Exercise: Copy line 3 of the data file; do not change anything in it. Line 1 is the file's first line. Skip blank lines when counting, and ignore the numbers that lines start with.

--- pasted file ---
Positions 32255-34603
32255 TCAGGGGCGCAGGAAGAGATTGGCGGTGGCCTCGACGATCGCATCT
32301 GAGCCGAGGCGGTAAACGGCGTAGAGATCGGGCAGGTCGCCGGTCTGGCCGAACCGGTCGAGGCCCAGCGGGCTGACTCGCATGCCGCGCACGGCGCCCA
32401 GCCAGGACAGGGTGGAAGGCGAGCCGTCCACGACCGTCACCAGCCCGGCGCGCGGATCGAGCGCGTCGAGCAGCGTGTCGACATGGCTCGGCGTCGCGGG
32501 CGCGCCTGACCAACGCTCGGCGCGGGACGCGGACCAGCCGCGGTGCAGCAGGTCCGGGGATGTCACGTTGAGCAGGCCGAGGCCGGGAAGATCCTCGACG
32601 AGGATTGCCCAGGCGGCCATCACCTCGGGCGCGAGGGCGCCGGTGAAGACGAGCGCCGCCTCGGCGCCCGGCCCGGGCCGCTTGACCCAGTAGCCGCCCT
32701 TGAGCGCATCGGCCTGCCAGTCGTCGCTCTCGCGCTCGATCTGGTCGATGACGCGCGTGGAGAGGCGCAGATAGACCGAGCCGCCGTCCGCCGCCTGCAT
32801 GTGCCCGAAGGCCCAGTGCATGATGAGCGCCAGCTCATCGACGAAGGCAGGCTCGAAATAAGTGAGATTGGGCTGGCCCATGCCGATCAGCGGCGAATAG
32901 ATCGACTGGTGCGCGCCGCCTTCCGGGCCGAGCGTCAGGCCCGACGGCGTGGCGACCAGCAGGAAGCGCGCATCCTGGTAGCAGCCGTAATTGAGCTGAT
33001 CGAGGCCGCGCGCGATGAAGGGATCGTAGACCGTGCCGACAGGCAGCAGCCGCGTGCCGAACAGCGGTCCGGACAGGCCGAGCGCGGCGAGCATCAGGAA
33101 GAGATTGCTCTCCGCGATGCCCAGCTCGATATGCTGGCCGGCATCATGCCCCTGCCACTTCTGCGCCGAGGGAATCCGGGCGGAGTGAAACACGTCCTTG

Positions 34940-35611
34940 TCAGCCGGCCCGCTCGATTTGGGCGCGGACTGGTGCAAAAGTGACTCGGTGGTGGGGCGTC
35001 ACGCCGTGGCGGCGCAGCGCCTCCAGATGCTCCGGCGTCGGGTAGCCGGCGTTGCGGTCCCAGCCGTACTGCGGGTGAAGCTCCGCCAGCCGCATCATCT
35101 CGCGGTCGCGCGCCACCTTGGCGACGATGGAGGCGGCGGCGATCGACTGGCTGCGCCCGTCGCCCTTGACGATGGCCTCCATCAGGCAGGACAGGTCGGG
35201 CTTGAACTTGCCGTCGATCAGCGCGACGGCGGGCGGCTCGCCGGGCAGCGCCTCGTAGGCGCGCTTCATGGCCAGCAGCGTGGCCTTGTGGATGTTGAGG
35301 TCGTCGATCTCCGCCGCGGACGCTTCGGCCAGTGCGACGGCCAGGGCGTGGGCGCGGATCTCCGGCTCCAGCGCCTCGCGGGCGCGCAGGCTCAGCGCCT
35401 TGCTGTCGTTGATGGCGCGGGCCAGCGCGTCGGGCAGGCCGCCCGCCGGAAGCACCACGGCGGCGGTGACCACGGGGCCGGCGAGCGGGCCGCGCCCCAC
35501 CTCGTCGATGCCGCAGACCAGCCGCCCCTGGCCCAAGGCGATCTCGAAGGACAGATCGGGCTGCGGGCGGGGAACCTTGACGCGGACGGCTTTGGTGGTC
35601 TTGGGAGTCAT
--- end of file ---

32301 GAGCCGAGGCGGTAAACGGCGTAGAGATCGGGCAGGTCGCCGGTCTGGCCGAACCGGTCGAGGCCCAGCGGGCTGACTCGCATGCCGCGCACGGCGCCCA